Keeping your brand relevant amid privacy concernsPrivacy concerns are a growing issue for marketers. While the number of people participating in social networks is rising, access to them is decreasing. According to a recent Pew study, 63% of adults with online activity maintain a social profile. When asked about privacy settings on the platform used most often, 58% are set to private so only friends can see it. Only 20% say that their main profile is public.

If your target market is primarily women, the numbers are even higher. Private settings are chosen by 67% of the women surveyed. The days of easy access to customer and prospect online activity are gone. Things aren’t as bad as they sound because capitalizing on the online information wasn’t easy when it was available. We could see what people were doing, but compiling the data into meaningful analytics was a manual time-consuming process. We’ve simply lost the promise of marketing access. The increased awareness of privacy issues destroys any hope of better tools for acquiring information from people’s social activity.

Don’t despair. There are still three paths that provide access to people via social networks:

  1. Create a presence that attracts people to your network. If you can’t join them, invite them to join you. Relevance is the key to success for this path. What creates the most response from your customers and prospects? New items or services? Discounts? Better information? Use your social platforms to consistently provide the things your target market likes best. They will follow your activity.
  2. Advertise on the social platforms. Privacy settings don’t block the social platforms from seeing the activity. The networks have unlimited access to your customers and prospects. Advertising allows you to target the people most likely to buy your products and/or services. Make sure that you know exactly what you want people to do before taking this path. If it doesn’t end with new customers and increased sales, you will waste a lot of money.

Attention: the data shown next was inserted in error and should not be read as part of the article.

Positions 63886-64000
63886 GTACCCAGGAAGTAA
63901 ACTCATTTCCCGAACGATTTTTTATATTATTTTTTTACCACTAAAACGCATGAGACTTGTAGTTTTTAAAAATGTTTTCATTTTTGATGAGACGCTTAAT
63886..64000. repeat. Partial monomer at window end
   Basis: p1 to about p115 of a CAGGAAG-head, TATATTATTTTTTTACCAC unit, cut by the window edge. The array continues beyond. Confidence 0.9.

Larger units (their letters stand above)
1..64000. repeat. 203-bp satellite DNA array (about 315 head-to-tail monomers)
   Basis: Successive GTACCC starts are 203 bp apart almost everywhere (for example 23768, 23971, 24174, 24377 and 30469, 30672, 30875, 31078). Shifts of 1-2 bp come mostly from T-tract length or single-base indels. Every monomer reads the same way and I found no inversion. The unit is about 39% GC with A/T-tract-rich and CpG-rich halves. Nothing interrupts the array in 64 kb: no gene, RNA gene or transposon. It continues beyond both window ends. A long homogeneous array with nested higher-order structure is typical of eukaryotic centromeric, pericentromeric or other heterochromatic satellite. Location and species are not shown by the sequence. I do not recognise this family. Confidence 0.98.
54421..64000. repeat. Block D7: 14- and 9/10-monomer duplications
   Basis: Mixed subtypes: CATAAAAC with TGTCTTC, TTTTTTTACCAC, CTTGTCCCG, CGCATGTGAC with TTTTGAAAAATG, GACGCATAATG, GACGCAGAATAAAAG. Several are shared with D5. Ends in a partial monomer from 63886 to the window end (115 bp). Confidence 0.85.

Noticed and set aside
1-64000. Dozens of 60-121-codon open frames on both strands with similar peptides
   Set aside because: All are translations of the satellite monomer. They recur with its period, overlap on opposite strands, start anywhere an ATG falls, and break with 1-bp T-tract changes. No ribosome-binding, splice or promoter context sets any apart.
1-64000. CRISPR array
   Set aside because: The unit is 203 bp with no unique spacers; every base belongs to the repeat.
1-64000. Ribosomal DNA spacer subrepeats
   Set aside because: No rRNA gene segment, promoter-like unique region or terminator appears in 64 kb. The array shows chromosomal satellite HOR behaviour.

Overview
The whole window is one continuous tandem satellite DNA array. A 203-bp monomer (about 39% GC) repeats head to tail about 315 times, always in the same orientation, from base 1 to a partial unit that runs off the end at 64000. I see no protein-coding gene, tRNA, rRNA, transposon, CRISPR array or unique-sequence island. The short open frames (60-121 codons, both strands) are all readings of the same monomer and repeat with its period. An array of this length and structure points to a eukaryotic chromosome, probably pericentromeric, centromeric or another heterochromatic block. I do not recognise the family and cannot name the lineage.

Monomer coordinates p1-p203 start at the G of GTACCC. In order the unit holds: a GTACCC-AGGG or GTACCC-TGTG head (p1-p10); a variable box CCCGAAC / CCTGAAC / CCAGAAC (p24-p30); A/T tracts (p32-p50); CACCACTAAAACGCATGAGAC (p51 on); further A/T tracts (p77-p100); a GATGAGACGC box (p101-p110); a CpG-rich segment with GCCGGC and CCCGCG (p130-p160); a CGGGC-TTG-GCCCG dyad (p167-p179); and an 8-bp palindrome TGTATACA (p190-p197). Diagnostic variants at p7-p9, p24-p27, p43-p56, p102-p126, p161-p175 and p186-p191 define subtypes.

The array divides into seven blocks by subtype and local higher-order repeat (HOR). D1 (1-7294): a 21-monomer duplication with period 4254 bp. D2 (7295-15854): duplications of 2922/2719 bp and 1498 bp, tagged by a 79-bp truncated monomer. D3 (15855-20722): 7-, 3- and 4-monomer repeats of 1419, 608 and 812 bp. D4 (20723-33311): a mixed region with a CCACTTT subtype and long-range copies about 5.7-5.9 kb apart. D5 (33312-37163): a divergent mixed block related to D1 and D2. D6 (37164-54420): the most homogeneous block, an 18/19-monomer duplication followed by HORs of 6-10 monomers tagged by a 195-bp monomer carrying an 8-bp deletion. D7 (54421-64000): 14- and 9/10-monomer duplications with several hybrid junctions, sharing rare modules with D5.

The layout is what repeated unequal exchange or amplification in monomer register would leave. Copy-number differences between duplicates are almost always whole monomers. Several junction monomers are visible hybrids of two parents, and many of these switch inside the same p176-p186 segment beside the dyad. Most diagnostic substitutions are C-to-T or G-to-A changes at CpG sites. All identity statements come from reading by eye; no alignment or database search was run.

3. Become friends with your customers. This is the least likely scenario, but it does happen. Creating relationships where your customers want to be a part of your community and let you be a part of theirs is the best path to success. Doing this requires that you understand what motivates them so you can fulfill those needs. If you can make this path work, your competitors are limited and your future is bright.

Do’s and don’ts for privacy-proofing your brands social marketing:

Do share your privacy policy. People want to know where you stand.

Don’t be creepy. Just because you know what someone is doing online doesn’t mean you have to tell.

Do provide relevant content on a regular basis. Know what your customers and prospects want and consistently provide it.

Don’t participate in snarky behavior. People may find it amusing but sooner or later they wonder if they will be the next victim.

Do ask for an invitation. Sometimes an invitation request is all it takes to connect with customers and prospects.

Don’t waste your community’s time. If your content is boring and repetitive, your invitations will be revoked.